The Blast reported yesterday that Mike Fleiss, the creator of "The Bachelor" and "The Bachelorette" - was accused by Laura Fleiss, his pregnant wife, of violently attacking and injuring her in their Hawaii home after he demanded she get an abortion.
According to documents obtained by The Blast, Laura Fleiss (2012's Miss America) filed an emergency domestic violence restraining order, which she was granted.
She claims that on the weekend of July 4th, "While we were at our house in Kauai, Mike demanded that I get an abortion. Our son Ben was in the house, seated in another room nearby. Mike told me, 'If you have an abortion, then we can just go back to the way we were.'"
Laura is 10-weeks pregnant with their second child. The abuse was reportedly caught on video by their security cameras.
In the legal documents filed by Laura's attorneys Samantha Spector and Lisa Meyer, Laura claims her husband violently attacked her over an argument regarding her pregnancy. "While Mike has frequently been verbally abusive towards me during our marriage, in recent weeks, he has become enraged, due to the fact I am pregnant with our second child...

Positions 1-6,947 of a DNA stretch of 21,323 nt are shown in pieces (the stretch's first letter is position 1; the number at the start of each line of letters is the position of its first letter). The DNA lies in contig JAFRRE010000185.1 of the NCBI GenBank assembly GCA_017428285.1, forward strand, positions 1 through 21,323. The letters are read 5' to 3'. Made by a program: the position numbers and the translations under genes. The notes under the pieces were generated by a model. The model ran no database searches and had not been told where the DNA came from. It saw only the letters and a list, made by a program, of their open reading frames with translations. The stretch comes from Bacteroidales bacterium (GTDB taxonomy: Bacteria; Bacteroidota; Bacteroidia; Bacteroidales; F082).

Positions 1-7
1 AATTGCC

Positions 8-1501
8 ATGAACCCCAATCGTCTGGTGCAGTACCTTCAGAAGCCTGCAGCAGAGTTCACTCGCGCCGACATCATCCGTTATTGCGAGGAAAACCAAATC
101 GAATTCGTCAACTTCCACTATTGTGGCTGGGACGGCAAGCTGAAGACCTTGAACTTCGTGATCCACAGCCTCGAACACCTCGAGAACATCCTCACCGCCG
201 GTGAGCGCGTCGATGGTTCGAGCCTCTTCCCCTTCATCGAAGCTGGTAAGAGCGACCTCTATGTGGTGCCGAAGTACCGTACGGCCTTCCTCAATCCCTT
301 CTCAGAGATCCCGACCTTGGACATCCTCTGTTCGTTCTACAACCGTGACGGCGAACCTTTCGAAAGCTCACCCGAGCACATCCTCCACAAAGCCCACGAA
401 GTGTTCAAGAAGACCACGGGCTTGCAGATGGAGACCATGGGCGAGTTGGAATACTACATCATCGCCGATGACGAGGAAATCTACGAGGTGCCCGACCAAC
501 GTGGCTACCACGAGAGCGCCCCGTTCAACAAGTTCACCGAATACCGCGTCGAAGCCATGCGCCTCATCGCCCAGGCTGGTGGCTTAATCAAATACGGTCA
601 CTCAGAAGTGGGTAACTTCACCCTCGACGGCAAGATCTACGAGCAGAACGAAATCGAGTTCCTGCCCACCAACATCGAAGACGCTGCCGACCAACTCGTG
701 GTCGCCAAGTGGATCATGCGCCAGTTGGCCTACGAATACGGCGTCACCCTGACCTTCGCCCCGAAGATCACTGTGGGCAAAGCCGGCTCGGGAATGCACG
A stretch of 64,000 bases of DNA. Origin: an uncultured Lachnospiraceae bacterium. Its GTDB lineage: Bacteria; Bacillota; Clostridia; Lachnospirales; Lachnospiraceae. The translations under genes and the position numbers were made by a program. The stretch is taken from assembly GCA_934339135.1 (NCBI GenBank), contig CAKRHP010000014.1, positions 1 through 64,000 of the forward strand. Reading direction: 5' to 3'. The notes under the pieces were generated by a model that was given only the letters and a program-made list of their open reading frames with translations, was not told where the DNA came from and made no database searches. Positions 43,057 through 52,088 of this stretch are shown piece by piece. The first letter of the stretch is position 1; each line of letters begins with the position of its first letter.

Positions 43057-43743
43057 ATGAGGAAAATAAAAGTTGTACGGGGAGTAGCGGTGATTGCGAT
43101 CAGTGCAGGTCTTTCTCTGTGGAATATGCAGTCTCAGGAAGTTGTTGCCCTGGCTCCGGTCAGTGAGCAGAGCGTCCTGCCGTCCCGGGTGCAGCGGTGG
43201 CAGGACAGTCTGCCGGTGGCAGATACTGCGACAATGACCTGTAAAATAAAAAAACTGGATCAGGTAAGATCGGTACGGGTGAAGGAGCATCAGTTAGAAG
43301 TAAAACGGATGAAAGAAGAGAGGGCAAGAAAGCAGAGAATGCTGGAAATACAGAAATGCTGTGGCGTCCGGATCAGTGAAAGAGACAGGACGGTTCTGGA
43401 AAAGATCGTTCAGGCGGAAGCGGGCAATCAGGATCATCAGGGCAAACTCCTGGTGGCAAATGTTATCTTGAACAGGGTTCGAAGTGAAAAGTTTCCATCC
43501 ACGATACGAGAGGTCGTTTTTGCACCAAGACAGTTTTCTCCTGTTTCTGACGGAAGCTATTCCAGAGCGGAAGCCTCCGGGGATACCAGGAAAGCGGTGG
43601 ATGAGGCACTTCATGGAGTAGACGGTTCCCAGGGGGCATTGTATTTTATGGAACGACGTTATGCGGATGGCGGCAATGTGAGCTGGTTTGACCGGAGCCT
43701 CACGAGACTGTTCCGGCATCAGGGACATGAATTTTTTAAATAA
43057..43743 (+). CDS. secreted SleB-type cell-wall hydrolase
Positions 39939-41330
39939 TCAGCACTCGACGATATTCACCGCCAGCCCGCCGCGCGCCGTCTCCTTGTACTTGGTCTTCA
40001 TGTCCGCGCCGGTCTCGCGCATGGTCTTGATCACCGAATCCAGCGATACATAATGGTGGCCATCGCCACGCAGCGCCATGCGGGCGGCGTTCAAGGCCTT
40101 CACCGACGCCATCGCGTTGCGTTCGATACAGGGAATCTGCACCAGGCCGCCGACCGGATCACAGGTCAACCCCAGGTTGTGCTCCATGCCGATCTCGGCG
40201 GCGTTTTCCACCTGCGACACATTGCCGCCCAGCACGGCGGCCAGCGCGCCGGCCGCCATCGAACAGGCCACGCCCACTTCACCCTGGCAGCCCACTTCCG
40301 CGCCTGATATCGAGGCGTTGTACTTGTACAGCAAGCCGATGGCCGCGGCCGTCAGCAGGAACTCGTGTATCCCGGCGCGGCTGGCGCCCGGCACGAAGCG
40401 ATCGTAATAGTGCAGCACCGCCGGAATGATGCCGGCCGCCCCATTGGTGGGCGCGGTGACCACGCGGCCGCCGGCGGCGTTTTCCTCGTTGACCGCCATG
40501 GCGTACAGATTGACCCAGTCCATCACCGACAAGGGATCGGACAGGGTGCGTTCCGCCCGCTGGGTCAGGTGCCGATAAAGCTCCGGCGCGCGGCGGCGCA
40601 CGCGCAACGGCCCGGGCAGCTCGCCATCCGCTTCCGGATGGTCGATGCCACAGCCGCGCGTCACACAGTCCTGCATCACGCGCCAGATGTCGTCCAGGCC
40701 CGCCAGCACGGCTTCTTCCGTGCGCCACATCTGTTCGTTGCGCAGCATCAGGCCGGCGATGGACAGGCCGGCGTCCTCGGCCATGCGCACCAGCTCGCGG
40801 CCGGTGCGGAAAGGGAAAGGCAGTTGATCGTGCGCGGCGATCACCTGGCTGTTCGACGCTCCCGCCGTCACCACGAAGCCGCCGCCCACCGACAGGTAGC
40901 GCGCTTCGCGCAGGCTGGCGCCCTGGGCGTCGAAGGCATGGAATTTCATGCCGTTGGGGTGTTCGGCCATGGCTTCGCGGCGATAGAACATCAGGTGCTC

He has become enraged, due to the fact I am pregnant with our second child...
...Mike told me many times that he did not want us to have a second child. He also repeatedly told me throughout our marriage, and prior to our marriage, that he knew he would 'have to have' one child with me because I was 26-years-old when we got married, did not yet have any children, and he knew I wanted to have a family. Mike, however, being 55-years old, did not want to have more than one child together," Laura's statement reads.
Online comments have questioned whether or not Mike Fleiss could be charged with attempted murder of an unborn child (if found to be guilty), since at least 30 States have enacted Homicide Laws that recognize unborn children as victims throughout the period of prenatal development.
This is a developing story.
If you are experiencing domestic violence, please call the National Domestic Violence Hotline at 1-800-799-7233 or TTY 1-800-787-3224 for confidential support.